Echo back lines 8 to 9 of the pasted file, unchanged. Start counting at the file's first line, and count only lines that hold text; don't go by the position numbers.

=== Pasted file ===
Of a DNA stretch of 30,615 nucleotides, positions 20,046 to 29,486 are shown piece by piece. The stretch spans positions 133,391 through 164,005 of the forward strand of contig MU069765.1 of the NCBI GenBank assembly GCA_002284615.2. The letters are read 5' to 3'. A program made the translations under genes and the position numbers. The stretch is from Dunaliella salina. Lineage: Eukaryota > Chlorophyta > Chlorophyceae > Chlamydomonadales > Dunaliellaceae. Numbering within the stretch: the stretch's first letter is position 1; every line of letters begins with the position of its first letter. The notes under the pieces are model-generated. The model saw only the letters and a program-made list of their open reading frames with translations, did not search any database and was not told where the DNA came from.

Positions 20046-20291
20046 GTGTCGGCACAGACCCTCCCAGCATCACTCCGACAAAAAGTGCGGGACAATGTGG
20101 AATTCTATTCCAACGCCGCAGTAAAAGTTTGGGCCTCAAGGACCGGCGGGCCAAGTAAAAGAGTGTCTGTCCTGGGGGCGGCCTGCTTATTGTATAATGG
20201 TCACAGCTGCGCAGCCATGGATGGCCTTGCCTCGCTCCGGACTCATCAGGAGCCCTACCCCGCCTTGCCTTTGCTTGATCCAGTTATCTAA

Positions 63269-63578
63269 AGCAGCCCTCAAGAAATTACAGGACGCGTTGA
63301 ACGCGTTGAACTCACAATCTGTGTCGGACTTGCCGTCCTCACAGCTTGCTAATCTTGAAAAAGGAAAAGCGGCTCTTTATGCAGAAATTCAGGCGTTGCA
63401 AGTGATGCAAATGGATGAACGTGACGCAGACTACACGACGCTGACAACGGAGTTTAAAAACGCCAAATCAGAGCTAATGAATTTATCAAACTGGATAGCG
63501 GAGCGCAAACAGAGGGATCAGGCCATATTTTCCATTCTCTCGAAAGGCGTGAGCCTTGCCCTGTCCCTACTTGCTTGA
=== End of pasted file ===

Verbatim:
63301 ACGCGTTGAACTCACAATCTGTGTCGGACTTGCCGTCCTCACAGCTTGCTAATCTTGAAAAAGGAAAAGCGGCTCTTTATGCAGAAATTCAGGCGTTGCA
63401 AGTGATGCAAATGGATGAACGTGACGCAGACTACACGACGCTGACAACGGAGTTTAAAAACGCCAAATCAGAGCTAATGAATTTATCAAACTGGATAGCG